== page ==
Champion for Children

Torrie Taj Serves the Valley’s Most Vulnerable Through Her CEO Role at Child Crisis Arizona

While Torrie A. Taj, a Midwest transplant now living in Chandler, was attending Arizona State University (ASU) in 1990, a college advisor said something that changed her life.

“He told me that jobs and money would come and go, so the most important decision is to choose a profession I can be proud of, and that will give my life meaning and purpose,” says Taj.

Already an avid volunteer throughout her youth, the advice solidified her decision to pursue a career path focused on service above self.

Upon graduating from ASU with a degree in psychology in 1991, Taj dove headfirst into service-based leadership, taking on roles—both volunteer and on staff—with the Alliance of Arizona Nonprofits, Arizona Association of Fundraising Professionals, Big Brothers Big Sisters, and A New Leaf, where she spent 23 years, including as chief operating officer and deputy chief executive officer. Taj would also continue her education, both as a student by participating in studies at Harvard Business School and earning numerous certificates in Nonprofit Leadership from ASU Lodestar, and as a teacher through adjunct faculty roles with ASU and Sanford Institute of Philanthropy at Maricopa Community Colleges.

In 2015, Taj took on her biggest role to date.

“I was honored to be named the CEO of Child Crisis Arizona, whose mission is to provide Arizona youth a safe environment, free from abuse and neglect, by creating strong and successful families,” says Taj. “We do this through offering emergency shelter and residential for youth from birth to 21, foster care and adoption services, early education, communitywide parenting classes, workshops, support groups, and more.”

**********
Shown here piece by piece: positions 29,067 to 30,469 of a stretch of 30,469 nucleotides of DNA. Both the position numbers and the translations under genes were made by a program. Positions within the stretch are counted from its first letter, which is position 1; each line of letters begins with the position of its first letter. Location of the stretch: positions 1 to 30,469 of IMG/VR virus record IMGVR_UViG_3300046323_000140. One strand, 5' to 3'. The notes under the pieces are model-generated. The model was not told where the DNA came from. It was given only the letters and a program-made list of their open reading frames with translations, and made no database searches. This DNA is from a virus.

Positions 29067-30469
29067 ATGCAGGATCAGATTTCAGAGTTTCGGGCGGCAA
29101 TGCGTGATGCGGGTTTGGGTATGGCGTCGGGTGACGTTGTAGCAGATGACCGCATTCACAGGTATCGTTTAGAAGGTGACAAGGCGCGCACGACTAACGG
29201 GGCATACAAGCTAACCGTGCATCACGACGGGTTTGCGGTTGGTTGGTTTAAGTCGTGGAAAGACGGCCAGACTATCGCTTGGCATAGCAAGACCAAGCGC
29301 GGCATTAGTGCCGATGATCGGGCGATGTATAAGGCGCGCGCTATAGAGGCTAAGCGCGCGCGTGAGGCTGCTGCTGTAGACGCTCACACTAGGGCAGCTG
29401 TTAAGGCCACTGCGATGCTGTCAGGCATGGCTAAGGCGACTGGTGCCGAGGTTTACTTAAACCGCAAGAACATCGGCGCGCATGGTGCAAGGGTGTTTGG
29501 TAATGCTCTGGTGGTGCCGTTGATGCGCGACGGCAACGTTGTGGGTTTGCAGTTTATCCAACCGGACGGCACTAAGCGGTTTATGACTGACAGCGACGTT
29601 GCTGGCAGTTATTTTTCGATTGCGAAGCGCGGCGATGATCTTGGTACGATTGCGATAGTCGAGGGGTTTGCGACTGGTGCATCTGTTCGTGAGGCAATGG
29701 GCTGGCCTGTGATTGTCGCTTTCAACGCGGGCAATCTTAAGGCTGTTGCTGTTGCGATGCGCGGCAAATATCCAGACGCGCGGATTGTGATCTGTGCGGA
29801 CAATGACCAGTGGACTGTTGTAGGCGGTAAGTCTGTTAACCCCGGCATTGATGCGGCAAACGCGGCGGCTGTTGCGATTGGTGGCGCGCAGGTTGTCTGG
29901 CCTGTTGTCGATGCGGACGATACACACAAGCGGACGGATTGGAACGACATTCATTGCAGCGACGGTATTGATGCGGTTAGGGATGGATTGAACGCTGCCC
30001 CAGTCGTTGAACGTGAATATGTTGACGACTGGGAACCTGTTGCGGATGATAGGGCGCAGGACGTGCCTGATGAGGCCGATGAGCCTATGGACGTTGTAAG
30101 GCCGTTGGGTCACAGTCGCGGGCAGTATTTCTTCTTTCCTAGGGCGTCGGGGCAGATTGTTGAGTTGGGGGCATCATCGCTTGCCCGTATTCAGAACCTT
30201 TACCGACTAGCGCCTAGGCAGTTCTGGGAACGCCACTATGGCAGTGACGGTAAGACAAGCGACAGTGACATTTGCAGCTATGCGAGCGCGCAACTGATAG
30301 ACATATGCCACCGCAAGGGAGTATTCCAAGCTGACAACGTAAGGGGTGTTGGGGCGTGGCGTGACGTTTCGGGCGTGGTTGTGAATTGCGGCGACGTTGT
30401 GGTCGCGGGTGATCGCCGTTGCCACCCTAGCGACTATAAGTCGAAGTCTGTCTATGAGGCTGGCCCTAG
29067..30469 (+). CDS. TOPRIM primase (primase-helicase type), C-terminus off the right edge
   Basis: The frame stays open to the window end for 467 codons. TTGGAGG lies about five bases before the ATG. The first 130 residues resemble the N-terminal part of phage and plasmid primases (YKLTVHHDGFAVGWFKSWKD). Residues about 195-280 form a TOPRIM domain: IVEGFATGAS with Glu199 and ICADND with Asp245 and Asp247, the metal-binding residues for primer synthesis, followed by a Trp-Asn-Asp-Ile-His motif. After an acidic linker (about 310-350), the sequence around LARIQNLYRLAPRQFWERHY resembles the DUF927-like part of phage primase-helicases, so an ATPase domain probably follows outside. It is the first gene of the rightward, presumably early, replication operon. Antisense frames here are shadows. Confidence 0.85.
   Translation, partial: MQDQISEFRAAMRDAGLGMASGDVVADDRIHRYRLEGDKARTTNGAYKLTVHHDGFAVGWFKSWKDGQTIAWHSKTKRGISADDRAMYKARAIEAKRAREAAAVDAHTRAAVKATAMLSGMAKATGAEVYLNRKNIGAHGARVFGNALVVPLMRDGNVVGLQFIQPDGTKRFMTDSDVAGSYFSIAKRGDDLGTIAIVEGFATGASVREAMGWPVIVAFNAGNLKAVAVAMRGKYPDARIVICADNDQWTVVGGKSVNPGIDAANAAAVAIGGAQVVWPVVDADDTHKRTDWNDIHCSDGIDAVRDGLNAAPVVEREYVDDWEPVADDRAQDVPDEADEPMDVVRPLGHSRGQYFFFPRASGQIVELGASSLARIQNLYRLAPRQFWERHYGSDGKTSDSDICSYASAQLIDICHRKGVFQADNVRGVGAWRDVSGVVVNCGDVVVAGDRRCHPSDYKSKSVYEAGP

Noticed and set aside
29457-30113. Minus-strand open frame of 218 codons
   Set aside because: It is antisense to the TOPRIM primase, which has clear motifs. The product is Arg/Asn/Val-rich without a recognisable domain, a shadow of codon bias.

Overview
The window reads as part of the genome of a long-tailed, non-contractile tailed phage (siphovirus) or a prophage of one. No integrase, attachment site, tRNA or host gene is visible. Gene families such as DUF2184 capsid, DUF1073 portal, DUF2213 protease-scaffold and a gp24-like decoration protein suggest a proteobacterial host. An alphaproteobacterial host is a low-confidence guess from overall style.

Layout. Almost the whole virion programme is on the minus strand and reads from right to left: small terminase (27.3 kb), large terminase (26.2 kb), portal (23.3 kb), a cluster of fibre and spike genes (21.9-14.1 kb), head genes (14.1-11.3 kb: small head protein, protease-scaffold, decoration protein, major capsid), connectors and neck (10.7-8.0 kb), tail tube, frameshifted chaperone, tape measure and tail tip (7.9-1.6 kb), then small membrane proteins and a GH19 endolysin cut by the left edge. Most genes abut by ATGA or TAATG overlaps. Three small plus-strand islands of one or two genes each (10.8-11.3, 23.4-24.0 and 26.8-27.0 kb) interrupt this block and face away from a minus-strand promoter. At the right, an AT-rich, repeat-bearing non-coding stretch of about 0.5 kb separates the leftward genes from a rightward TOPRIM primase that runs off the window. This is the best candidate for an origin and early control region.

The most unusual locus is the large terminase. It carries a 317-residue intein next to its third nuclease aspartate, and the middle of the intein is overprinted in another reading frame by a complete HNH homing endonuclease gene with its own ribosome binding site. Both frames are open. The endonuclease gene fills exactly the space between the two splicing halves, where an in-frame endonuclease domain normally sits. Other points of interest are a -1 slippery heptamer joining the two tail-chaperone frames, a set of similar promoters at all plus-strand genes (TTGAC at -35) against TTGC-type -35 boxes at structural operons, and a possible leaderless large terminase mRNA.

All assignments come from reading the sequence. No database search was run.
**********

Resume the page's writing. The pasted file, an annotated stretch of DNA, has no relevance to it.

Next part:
Over the past seven years, under Taj’s leadership, the organization has grown to serve more than 9,000 unduplicated individuals annually. The unprecedented growth, especially in its early education programs, meant its staff members and programs outgrew their space, most recently needing to be sprinkled across the Valley.

But that is about to change.

“Earlier this year, we broke ground on a 38,000-square-foot, net-zero campus in Mesa,” says Taj. “Spanning 2.4 acres, the two-story campus will be one of the first for any nonprofit in Arizona to put sustainability at the forefront.”

In addition to bringing all of Child Crisis’ services, programs, and team under one roof, according to Taj, there are several strategic collaborations planned once the campus is completed, with such organizations as Ballet Arizona, United Food Bank, Big Brothers Big Sisters, and Free Arts for Abused Children of Arizona.  

Set to be completed in 2024, the campus will allow Child Crisis and Taj to continue its current programs, and expand to serve others in the community who need it most.


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